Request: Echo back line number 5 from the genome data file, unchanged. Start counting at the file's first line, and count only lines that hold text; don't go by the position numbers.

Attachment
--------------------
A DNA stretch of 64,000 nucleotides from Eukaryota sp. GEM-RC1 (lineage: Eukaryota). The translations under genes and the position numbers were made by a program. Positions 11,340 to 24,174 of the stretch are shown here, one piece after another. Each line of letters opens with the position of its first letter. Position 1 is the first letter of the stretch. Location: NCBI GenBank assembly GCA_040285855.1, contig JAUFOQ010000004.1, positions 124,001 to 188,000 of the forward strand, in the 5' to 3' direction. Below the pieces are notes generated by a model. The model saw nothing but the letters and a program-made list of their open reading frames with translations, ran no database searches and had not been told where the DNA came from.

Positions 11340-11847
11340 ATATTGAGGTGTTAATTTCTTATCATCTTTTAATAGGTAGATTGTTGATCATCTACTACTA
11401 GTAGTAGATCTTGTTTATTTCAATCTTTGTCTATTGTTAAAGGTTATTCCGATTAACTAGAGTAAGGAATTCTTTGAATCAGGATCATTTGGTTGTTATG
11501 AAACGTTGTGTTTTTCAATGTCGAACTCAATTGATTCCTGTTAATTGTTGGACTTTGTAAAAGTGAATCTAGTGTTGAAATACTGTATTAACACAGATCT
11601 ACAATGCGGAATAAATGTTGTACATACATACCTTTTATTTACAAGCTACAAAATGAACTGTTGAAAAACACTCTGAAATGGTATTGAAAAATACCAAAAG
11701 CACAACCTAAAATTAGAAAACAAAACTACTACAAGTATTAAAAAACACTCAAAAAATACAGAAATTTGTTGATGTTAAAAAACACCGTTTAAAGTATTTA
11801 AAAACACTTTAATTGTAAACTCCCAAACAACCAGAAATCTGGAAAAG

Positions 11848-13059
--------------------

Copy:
11501 AAACGTTGTGTTTTTCAATGTCGAACTCAATTGATTCCTGTTAATTGTTGGACTTTGTAAAAGTGAATCTAGTGTTGAAATACTGTATTAACACAGATCT